On the 25th - 27th of April, 2414 (East Kilbride) Squadron held a fieldcraft camp at Garelochhead including 2175 (Rolls Royce) squadron, 1001(Monklands) and 1701(Johnstone). On first arriving at Garelochhead all the cadets got briefed on the “Five S's” - shape, shadow, silhouette, sound and shine whilst we were standing in pitch blackness.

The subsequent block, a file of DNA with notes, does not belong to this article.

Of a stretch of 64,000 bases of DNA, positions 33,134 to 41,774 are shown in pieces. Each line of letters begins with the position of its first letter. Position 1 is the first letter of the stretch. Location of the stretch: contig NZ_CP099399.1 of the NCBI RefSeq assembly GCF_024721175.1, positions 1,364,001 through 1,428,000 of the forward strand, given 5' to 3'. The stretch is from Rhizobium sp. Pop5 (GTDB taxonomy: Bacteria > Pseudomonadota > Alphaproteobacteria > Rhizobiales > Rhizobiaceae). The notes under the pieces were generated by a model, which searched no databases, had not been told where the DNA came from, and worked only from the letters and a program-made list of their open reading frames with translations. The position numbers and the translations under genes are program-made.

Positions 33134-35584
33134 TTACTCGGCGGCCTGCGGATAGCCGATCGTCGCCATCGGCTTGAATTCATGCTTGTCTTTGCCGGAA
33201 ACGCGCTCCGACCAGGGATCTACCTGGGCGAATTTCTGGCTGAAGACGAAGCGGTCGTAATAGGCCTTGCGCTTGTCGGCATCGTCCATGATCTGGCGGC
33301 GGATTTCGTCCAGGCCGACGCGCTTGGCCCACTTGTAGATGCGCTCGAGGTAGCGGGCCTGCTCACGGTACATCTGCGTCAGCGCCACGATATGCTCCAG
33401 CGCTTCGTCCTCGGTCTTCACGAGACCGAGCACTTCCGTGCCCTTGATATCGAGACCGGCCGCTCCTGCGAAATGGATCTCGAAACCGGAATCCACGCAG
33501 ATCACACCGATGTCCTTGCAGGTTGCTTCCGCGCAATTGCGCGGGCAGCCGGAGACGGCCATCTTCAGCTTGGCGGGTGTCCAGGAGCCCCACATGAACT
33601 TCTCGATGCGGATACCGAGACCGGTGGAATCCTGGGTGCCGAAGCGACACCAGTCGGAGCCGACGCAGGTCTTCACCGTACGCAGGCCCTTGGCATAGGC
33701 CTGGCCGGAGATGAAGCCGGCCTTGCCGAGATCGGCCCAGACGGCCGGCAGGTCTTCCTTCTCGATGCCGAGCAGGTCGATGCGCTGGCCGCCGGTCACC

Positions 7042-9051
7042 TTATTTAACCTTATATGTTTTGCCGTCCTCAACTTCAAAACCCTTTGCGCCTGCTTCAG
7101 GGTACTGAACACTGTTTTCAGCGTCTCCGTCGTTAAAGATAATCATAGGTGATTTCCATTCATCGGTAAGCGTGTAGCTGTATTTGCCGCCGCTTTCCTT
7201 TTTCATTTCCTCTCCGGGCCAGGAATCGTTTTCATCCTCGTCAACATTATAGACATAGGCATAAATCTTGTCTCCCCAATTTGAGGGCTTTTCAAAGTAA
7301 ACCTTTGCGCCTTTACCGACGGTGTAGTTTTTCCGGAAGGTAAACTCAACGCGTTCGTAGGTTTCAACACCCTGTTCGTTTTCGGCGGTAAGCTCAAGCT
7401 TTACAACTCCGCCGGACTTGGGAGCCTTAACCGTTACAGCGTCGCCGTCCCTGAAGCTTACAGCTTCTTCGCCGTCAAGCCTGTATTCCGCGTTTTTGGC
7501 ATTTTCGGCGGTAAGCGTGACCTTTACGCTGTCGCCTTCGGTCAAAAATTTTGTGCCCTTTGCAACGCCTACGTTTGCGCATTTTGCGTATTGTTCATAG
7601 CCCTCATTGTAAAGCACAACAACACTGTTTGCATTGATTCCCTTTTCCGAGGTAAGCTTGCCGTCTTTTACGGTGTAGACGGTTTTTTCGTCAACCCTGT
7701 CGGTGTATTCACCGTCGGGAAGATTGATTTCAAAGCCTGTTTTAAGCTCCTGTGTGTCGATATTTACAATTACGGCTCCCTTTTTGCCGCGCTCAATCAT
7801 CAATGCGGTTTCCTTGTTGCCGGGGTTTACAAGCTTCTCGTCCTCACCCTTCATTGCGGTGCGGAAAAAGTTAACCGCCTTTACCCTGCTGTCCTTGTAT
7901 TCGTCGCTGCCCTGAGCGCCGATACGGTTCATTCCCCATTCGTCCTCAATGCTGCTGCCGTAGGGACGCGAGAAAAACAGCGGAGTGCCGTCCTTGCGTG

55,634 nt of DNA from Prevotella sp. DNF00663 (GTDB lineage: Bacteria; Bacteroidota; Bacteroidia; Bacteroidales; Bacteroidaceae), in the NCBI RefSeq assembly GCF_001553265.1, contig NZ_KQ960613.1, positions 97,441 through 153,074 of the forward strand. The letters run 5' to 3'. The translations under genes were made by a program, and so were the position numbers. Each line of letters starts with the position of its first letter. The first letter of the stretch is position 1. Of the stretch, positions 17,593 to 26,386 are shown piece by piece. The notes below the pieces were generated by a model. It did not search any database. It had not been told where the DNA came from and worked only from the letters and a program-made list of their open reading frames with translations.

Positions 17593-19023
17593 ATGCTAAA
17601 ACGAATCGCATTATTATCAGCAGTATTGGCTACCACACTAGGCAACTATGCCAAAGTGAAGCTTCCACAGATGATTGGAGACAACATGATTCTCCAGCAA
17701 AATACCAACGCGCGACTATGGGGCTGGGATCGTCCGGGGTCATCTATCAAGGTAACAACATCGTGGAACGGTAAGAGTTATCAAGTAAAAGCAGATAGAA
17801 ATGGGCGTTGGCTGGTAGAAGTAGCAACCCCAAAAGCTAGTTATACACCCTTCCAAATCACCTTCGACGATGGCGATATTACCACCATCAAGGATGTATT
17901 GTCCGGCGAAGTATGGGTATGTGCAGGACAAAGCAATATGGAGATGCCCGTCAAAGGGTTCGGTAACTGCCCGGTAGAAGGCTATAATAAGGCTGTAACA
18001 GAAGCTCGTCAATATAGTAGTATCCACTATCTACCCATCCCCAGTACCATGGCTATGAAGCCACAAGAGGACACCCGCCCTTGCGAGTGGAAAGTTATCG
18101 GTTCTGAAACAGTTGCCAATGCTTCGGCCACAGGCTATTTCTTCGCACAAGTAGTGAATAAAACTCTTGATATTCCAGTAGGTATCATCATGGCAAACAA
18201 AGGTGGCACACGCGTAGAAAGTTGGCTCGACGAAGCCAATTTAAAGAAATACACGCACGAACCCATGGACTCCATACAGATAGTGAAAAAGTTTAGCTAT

The next day we were up early and after breakfast all the cadets got split into three sections. Cadet Jennifer Anderson, Cdt Jack Patton and I were all in the same section funnily enough as we were the only ones from 2175 (Rolls-Royce) squadron. Just before lunch the sections rotated around three activities. The first for us was movement and hand signals - we learned formations when the enemy where attacking and hand signals so we didn't have to talk during the night ex. The second rotation was learning about medical treatment, on how to classify someone injured. There was four stages also known as triage where the patients were classified according to their injuries. The third rotation was practicing building an OP (observation point) for the night ex ahead. Section C happened to rename ourselves Team Turnip, as there was a massive pile of turnips when building our OP just after lunch. Dinner seemed to come quite quick as we spent all afternoon building the OP's for the night ahead. When the night ex finally came around we were all ready to go. After being dropped off at a certain point Team Turnip quietly but quickly went to the point where we set up our OP and we took turns to watch out for the enemy (the staff). When it was my turn with 3 other people to watch out for the enemy they came so close to us it felt like we had to stop breathing and moving to not get noticed. Once being given the all clear sign over the radio all sections had to make their way towards the cottage that we had been spying on for the past hour. My section was in charge of putting the missile together, which took a bit of time as it was huge and there were a lot of nails but we got there in the end. After a long night it was time to go to bed and have a well deserved sleep for the next day.